In our election last Monday, the Liberal party won a majority of seats. The four opposition parties divided up the rest, with some very, very rough parity.

But the important thing to know is that this is how it will be until the Prime Minister calls the next election. The same majority vote on every issue. So if you ask me, “What’s the vote going to be on gun control?” or on the budget, we know already.

If any member of these political parties votes differently from his party on a particular issue, well, that will be national headline news. It’s really hard to believe. If any one member votes differently, it will be national headline news. I voted differently at least once from my party, and it was national headline news.

Harper also famously said the following, perhaps partly in jest. Probably he was serious, and hamming it up for the friendly crowd he was trying to flatter.

Canada is a Northern European welfare state in the worst sense of the term, and very proud of it. Canadians make no connection between the fact that they are a Northern European welfare state and the fact that we have very low economic growth, a standard of living substantially lower than yours [America], a massive brain drain of young professionals to your country, and double the unemployment rate of the United States.


ReThink Meat

Meat fraud is taking place all around us. Most people probably can’t tell the difference between similar looking meats sold in stores, were it not for the labeling.

Fish fraud is apparently common in the USA.

Safeway recalled big and juicy E.coli burgers. “Must be cooked” is right on the box, and they weren’t kidding, were they?

I’m not above eating horse meat. I’ve never done it, however. At least, I don’t think I have. Many French and Italians didn’t have a choice if they bought from a mega-meat distributor who decided for them.

What all this brings to our attention, is how vital it is to cut down on overall meat consumption. You don’t have to eliminate meat from your diet to make a huge difference. Have it at half as many meals as you typically do today if you’ve not made a previous effort to cut back.

“Unless action is taken, increases in pollution and per capita consumption of energy and animal products will exacerbate nutrient losses, pollution levels and land degradation, further threatening the quality of our water, air and soils, affecting climate and biodiversity.”

Over consumption of meat, leading to higher than optimal demand in the food supply chain, leads to suffering in even rich countries:

Suzanne Salami, a single mother of three, subsists on just £30 a week and is angered by the way the horsemeat scandal is hitting the poorest hardest. “When you can’t afford to buy anything to eat, [or] ask where meat comes from and if it’s sustainable, it is not fair,” she said. “I am being made to eat stuff I don’t know about and I am being let down. It’s like we’re being told to eat and shut up.” She was particularly worried about the potential health impacts of traces of equine painkillers found in horsemeat in the food chain by the Food Standards Agency this week.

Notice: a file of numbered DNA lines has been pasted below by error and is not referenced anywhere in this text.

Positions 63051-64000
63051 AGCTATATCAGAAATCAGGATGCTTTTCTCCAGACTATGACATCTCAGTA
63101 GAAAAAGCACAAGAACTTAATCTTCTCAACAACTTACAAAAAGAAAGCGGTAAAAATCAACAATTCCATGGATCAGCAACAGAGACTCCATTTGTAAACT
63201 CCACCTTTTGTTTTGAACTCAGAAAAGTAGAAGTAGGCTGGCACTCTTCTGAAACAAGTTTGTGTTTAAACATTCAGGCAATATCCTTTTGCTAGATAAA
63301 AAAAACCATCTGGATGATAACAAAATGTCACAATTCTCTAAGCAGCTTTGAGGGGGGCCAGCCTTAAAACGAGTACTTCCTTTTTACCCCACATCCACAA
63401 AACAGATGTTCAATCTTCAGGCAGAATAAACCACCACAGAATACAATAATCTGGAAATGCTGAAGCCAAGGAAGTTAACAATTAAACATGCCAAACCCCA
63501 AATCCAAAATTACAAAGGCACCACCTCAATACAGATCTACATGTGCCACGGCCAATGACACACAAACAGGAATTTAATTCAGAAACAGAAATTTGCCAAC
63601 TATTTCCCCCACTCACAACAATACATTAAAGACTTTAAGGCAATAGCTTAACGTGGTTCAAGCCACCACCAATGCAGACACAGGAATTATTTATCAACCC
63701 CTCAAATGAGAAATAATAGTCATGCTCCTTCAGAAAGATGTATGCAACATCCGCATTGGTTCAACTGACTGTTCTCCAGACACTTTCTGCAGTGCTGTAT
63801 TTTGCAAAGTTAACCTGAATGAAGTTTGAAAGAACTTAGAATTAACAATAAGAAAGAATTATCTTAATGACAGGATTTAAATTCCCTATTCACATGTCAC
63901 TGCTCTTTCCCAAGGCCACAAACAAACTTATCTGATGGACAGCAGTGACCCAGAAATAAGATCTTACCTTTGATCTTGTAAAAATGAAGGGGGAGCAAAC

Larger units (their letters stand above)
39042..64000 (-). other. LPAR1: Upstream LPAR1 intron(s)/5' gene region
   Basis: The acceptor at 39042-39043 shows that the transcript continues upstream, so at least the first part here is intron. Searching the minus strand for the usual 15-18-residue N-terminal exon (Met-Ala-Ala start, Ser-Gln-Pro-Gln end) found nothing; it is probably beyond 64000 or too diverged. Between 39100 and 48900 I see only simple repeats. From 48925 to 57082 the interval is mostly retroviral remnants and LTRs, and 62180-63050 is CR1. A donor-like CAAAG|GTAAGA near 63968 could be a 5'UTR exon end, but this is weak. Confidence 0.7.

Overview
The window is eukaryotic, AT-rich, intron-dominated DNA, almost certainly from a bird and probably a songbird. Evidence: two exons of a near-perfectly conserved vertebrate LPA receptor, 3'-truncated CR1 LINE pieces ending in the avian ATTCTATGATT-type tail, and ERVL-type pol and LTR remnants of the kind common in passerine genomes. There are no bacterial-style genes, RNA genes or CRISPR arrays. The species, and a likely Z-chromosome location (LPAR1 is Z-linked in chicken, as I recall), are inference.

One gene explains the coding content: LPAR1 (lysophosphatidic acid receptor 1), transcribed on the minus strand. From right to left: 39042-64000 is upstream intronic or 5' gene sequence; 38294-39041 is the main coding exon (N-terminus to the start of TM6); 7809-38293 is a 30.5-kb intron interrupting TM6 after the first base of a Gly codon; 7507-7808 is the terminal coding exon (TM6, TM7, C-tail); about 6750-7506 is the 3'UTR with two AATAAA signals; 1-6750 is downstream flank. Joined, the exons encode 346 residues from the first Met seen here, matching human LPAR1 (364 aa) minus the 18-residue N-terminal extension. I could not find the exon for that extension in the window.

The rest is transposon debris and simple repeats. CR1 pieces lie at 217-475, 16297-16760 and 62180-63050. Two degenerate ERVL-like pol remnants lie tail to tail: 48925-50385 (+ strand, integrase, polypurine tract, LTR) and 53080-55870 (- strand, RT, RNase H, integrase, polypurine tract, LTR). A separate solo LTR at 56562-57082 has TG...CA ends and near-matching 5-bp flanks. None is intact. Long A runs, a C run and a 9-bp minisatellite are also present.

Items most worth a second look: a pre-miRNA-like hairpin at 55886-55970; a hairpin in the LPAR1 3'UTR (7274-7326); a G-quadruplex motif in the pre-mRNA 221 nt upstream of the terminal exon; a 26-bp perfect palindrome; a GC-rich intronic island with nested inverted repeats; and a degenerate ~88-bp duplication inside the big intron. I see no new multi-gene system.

When I buy meat, I prefer it come from a source I know, such as a farmer near Wood Mountain or Ormiston; if I’m in the city, then a local meat shop like Fellinger’s. I’ll still take chances and buy meat from elsewhere, but I don’t feel comfortable with doing that.

US #election2012

It bothers me how little regard professional media pays to math when “projecting” results. They have computers that can tell us if the race is clinched or not, just as they do for sports playoff spots. It’s a disgrace that it’s easier to know if a sports team has a mathematical chance of attaining a playoff spot, than to know from election results reported on election night actually predict a sure victory in a state or country.

Some notes from the night so far:
Bernie Sanders, Vermont Independent has won, which is great.
Warren may have won also.
Another independent senator has won, and may caucus with the Democrats.
It doesn’t appear Johnson or Stein reached 5% of the popular vote, which I’m not surprised about, just disappointed.
I’m sad that Obama is doing so badly so far in results too.
A CNN ad for “Clean Coal” just pissed me off. They are claiming it’s already benefiting the environment. Well, it’s not in production, and they are flat out lying, and ought to be sued for false advertising. FCC, are you listening?

I’m watching coverage and CNN at the same time, along with Twitter of course.
More to come probably close to being live blogging.

Didn’t live blog, computer wasn’t co-operating, and I was keeping up on Twitter instead.